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"The Politics of Public Library Fiction Provision: Locating Theories of Literature." C. Munro. I. Ruthven. Department of Computer and Information Sciences, University of Strathclyde. 2015. Download PDF (BibTeX)

The "Great Fiction Question" described a debate surrounding our earliest public libraries' provision of works of fiction and their discrimination between those works. However, such a 'Question' has provided a recurrent source of dispute, with commentators continuing to debate the positioning and specifics of fiction lending into the twenty-first century.

It is clear that contemporary critics' positions on the matter are informed by their conceptions of the public library's values and purposes, and of the nature of the construction, production and capacities of fictive texts, as well as those texts' complex productive relationships with their readers. The primary aim of this research then, is to interrogate, as theories of literature, contemporary views on public library fiction provision, and to investigate the extent to which these often vociferous cases for particular approaches - and indeed, the philosophies of public librarianship that these approaches form parts of - may be critically vulnerable at the level of the theories (or assumptions) of literature that ostensibly fortify them.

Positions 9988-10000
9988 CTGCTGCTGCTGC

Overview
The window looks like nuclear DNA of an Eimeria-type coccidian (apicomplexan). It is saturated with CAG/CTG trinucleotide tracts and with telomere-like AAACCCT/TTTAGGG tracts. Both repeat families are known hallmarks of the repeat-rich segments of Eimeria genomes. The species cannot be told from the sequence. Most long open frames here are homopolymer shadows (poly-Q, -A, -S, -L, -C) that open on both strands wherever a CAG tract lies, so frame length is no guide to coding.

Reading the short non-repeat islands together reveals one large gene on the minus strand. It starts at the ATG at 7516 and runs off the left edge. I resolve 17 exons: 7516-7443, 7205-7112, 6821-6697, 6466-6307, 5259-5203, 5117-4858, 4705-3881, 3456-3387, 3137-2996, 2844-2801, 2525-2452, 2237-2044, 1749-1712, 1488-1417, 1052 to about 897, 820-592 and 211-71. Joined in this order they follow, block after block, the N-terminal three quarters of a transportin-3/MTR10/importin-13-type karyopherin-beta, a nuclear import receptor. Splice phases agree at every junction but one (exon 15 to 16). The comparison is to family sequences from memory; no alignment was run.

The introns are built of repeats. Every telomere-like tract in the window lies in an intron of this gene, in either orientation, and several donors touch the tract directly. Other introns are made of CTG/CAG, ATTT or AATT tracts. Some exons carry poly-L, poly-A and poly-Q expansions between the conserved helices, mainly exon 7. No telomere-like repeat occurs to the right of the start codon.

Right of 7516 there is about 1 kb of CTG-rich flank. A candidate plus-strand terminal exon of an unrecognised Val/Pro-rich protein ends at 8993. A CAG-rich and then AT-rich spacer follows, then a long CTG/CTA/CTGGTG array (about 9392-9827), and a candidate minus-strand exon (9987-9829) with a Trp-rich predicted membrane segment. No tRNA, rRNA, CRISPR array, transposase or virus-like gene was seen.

This reading of the contemporary debate draws upon materialist commitments in literary and cultural studies, and reveals a measure of unstated agreement between adversaries in the form of shared subscriptions to traditional notions of literary hierarchy and the nature of aesthetic and quality-based distinctions that can be made between texts. It is suggested that where present, public librarians and critics dismantle such notions in aid of inclusive and critically engaged selection practices.